As for how the Montessori schools can meet the National Curriculum, check out this link here from the Montessori Australia website.

My Impressions
It was a first for me to visit a fully Montessori preschool + elementary school. It was most definitely an exciting experience, as in Malaysia, we may have Montessori preschools, but not anything beyond that age group.

Further, in Malaysia, children start school at age 7, so if Malaysian preschools wanted to implement a Cycle 1 (three years) it may likely be possible. The difficulty being that there would b no continuity into Cycle 2 or 3 in the later years. 

One of the administrators brought me around the school, for I was looking a little lost in the huge area of the school. She was really friendly and warm!

I observed that in regards to the population of the school, it seemed to be the size of three houses put together, so you can gather that the school population is almost like a close knit big family. 

I did mention to the administrator that I had done my montessori training under the UK umbrella (Montessori Centre International) and was wondering how different it was compared to AMI (Association Montessori Internationale), to which, she said the most interesting thing...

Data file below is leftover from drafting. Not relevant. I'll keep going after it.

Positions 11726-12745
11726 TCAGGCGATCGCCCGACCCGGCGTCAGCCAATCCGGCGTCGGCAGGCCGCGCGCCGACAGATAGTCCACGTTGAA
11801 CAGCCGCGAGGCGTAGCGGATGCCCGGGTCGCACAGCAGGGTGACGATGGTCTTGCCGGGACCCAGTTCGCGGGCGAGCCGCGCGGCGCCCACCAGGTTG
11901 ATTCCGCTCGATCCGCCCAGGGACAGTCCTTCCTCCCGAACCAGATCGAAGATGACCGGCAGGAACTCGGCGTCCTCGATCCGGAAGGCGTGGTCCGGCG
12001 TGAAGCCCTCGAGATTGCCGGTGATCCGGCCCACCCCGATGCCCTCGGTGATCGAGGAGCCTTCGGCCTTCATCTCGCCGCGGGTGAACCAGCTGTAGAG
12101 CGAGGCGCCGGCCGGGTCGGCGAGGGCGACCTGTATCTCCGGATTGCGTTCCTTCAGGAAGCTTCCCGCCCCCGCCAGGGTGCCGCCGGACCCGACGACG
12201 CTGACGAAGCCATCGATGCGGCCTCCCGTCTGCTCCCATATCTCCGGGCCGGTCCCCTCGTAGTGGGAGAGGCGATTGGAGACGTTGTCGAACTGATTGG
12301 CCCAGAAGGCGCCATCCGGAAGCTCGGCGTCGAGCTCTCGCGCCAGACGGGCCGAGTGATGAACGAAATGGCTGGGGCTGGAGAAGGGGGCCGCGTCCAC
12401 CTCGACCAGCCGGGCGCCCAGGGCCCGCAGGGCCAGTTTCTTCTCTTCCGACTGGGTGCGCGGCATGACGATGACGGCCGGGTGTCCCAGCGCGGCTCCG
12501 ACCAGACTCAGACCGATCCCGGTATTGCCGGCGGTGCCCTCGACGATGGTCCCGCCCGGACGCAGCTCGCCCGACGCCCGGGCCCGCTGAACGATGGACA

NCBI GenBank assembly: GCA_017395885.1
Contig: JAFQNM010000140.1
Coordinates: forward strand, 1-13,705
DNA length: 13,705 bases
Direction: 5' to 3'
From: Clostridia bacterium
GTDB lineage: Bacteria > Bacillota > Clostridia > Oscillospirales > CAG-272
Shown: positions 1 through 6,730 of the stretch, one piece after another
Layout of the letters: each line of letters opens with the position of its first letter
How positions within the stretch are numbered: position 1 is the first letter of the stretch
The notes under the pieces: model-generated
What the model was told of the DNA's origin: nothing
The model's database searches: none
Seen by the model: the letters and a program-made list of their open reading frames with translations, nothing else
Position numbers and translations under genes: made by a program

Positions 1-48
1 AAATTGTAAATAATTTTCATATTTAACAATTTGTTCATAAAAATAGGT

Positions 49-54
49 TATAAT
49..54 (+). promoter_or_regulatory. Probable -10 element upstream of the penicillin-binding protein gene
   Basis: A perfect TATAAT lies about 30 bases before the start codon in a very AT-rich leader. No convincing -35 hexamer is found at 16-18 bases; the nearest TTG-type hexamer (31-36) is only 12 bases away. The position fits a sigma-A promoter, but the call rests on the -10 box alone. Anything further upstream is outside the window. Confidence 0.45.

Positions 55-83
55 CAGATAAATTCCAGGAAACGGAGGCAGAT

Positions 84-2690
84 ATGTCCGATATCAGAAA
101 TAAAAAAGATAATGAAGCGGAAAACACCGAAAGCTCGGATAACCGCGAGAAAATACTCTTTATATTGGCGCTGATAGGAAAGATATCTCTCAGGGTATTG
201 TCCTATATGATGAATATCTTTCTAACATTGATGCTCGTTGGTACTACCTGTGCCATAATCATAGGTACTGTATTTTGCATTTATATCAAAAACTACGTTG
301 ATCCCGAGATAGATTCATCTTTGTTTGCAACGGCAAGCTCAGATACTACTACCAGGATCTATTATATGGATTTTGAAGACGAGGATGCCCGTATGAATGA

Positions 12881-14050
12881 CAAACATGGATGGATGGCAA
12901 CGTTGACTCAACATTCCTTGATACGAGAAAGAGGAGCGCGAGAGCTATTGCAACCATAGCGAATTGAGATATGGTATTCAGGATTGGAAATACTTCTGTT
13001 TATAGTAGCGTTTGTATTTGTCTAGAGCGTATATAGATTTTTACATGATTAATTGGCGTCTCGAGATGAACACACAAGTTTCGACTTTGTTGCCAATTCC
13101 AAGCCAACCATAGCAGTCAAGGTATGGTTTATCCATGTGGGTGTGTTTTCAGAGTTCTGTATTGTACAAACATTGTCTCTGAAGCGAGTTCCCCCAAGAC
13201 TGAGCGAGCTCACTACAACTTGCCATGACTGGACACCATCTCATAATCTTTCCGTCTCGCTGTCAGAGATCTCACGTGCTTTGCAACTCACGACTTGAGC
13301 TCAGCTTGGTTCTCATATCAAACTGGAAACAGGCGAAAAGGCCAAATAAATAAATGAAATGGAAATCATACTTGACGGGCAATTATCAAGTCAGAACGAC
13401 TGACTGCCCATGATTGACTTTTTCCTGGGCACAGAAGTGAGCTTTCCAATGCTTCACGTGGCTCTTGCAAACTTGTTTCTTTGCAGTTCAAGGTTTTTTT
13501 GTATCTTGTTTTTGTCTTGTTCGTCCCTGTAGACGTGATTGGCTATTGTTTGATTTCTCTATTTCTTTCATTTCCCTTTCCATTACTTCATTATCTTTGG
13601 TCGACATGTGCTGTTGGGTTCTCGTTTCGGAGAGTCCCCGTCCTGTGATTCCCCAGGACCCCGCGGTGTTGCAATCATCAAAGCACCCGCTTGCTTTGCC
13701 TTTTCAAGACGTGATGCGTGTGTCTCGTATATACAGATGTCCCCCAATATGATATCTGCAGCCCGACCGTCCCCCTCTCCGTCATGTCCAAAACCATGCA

That regardless of where one does their training, what matters most is that the student gets the heart of the philosophy was. Which was comforting to hear.

Montessori Certification 
I get the general idea that montessori schools that are attached to a primary school, may run on a similar platform. For schools that do run on the three year cycle, especially those which are attached to a primary school, where AMI's certification courses would be more relevant as it would cater for the 3 year cycle.

My understanding is that as many principals in Australia are trained under AMI, they therefore are familiar with the AMI, having gone through the training. As human nature would state, most principals will need some, or may want to some of the information background of the examination board/background/type of assessment done when looking at transcripts/teaching credentials as they want to be careful when hiring a teacher onboard.